2021 DG Symposium recap, part 1: From the C-suite to the loading dock

The 2021 Dangerous Goods Symposium got off to a rousing start this week, with four sessions covering everything from nuts-and-bolts regulatory updates to high-level ideas from leading executives on prioritizing DG compliance in a rapidly evolving supply chain.

Here’s a quick recap of those sessions, with links to watch the recordings on demand.

Further down, you’ll also find links to the rest of our two-week lineup. (All times are Central U.S.) You can also discover (and sign up for) all remaining Symposium sessions at the DG Exchange Events page.

Sign up now and catch all the essential sessions!

Supply chain CEOS and the stress reduction of DG compliance

According to the 2021 DG Global Confidence Outlook, only 38% of Dangerous Good pros strongly agree that their companies’ senior leaders are aware of DG supply chain challenges. Yet, with challenges such as eCommerce and the COVID-19 pandemic rocking global supply chains, hazmat compliance is more important than ever. What do corporate leaders need to know?

That’s the question at the heart of What the C-Suite Needs to Know About DG Supply Chain Management, a panel discussion including:

  • Dave Crist, President of Brother Mobile Solutions
  • R.J. Romano, Managing Director, BDO Consulting LLC
  • Bruce Samuelson, Chief Executive at CHEMTREC®
  • Bill Schroeder, President of ProShip, Inc.
  • Rob Finn, Labelmaster VP of Marketing & Product Management

The most important theme to emerge may have been that superior hazmat compliance removes one source of stress from the equation, when so much else these days only adds stress.

“Now there are daily, sometimes hourly interrupts and disconnects,” says Crist. “And Murphy’s Law has been prevailing for a number of months.”

Romano adds, “A lot of our clients are dealing with ever-rising customer expectations, which puts a lot of stress on their supply chains. And it puts pressure on companies to rethink their investments. It’s not about cost-reduction, it’s about, “How do I make my supply chain more disruption-proof?’”

ProShip’s Schroeder cites a third source of stress. “Out of necessity, shippers are dropping packages into new networks they don’t fully understand. They’re onboarding regional carriers and the gig networks—they’ve got people picking stuff up in their cars! It’s amazing how creative and resilient they’re being, but they’re rushing into everything.”

Given all this added supply chain stress, the last thing a CEO needs is a Dangerous Goods incident that puts their company in the news—and that’s the value DG pros must lean on when lobbying for increased resources.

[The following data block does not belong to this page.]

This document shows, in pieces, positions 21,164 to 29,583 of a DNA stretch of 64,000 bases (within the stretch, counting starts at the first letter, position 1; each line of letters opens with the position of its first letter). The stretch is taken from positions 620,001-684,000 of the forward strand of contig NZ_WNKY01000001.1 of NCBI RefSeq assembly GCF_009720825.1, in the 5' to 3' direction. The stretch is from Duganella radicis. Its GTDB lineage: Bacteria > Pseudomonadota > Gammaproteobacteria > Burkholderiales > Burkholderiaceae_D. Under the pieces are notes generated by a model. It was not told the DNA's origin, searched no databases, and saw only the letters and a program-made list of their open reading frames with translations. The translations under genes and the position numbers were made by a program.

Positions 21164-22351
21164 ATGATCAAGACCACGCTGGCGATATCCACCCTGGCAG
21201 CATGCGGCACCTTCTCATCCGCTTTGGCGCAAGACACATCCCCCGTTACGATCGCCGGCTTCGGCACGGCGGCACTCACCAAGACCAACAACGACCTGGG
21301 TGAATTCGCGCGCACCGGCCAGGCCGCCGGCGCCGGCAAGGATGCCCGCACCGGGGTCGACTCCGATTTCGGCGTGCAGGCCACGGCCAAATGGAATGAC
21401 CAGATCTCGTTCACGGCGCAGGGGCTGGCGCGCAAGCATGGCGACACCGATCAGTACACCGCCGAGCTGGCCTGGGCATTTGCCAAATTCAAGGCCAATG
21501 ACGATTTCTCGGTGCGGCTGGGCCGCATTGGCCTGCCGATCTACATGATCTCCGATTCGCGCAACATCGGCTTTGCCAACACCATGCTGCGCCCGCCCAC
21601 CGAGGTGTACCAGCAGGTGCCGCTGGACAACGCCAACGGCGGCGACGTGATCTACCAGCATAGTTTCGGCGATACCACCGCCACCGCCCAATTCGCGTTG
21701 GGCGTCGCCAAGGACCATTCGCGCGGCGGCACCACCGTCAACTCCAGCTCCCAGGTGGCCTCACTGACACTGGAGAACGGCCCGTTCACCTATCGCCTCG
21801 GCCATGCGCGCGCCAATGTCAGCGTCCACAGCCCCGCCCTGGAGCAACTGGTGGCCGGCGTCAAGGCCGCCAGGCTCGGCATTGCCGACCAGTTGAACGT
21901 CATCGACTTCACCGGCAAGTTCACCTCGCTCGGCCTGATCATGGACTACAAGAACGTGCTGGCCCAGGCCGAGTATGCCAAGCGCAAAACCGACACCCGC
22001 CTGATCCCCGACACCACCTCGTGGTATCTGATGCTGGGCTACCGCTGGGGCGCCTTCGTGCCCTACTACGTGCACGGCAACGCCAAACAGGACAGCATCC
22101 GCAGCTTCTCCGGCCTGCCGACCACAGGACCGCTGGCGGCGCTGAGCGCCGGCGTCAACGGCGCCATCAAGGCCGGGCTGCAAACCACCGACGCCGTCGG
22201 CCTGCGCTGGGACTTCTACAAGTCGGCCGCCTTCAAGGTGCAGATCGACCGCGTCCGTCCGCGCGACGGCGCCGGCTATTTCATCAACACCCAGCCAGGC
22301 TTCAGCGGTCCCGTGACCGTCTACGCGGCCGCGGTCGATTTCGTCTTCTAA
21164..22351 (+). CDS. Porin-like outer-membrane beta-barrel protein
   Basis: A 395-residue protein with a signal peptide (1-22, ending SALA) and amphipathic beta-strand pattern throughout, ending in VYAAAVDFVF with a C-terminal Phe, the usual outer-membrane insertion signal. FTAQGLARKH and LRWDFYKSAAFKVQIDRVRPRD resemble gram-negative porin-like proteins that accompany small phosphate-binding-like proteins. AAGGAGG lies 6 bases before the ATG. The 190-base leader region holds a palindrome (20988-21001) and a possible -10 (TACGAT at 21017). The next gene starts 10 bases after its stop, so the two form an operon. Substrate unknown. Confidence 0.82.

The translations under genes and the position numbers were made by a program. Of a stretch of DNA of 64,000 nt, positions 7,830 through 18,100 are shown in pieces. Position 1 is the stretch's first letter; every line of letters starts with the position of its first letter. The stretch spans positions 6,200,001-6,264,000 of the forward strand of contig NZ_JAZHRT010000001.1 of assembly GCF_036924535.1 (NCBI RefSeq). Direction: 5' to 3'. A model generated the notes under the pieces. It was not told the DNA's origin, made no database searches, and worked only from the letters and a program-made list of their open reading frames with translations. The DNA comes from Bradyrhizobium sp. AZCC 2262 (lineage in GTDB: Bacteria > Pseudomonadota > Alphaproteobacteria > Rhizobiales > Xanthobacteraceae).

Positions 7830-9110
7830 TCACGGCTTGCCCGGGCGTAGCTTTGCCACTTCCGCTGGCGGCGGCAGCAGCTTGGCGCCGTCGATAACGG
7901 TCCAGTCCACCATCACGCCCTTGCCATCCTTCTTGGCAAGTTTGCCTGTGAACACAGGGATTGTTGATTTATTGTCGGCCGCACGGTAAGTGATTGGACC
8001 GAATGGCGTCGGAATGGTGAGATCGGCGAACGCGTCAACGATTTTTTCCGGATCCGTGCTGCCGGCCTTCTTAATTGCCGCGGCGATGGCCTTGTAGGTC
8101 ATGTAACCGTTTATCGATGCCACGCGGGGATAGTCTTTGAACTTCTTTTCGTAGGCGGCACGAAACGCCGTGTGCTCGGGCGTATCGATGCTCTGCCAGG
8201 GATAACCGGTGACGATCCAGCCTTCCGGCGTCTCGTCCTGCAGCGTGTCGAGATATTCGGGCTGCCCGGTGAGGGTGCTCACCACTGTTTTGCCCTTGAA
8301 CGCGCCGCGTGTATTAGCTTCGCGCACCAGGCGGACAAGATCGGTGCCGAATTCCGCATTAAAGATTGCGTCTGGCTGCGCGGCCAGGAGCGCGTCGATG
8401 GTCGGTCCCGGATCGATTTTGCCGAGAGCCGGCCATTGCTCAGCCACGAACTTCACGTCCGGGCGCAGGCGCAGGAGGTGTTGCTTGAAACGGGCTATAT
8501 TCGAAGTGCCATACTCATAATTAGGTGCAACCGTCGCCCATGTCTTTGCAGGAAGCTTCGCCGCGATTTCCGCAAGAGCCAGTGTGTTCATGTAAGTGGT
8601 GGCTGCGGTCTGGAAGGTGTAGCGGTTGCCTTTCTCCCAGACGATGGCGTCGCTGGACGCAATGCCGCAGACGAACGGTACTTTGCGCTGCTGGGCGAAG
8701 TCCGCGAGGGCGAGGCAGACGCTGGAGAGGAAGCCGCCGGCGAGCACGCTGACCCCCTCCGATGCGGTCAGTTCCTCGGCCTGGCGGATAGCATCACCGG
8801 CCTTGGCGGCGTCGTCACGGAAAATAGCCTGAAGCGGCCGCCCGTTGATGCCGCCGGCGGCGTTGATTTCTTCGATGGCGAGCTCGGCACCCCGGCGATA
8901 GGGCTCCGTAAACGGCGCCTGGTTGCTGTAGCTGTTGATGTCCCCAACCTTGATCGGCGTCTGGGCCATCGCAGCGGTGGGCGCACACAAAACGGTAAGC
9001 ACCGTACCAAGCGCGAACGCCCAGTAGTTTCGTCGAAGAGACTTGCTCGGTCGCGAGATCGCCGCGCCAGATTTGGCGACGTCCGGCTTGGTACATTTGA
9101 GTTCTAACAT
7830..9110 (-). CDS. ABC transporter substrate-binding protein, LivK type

“The C-suite may be mentally grading you on an A-B-C-D-F scale, and they really only want to pay for a C,” says Samuelson. “But this is a pass-fail environment.”

Romano says, “Now is the easiest time to have conversations like this that aren’t associated with just cost reduction.”

Every CEO whose business involves the supply chain—and, really, whose doesn’t?—should watch this session to discover invaluable insights about the role of Dangerous Goods compliance processes in today’s climate.

What have we learned about virtual hazmat training?

Our panel of training experts and regulators answered that question in Let’s Talk Training! A Roundtable Discussion. They included:

  • LaQuita Donald of Genuine Parts Company
  • Scott Dunsmore of Lion Technology
  • Geoff Leach of The Dangerous Goods Office, Ltd.
  • Katelin Maits of PHMSA
  • Jim Powell of Transportation Development Group LLC
  • Rhonda Jessop, Labelmaster Director of Global Learning

All agreed there were benefits and drawbacks to virtual training. The benefits include cost savings and schedule flexibility, while the drawbacks included losing the human touch, keeping exams secure, and the difficulty of reading people’s faces when they’re wearing masks.

Donald stressed “the importance of internal SMEs and peer mentors. You need to foster a sense of community to help employees feel valued, and give them the resources they need to feel successful.”

Maits, meanwhile, pointed out that she performed inspections throughout the pandemic and saw a lot of training gaps—which she discussed further in her session the next day.

Essential insight from a PHMSA inspector

During What to Expect Before, During, and After a PHMSA Inspection, PHMSA Hazardous Materials Investigator Katelin Maits pointed out that the two most common violations found during an inspection—by far—are related to training and packaging closure.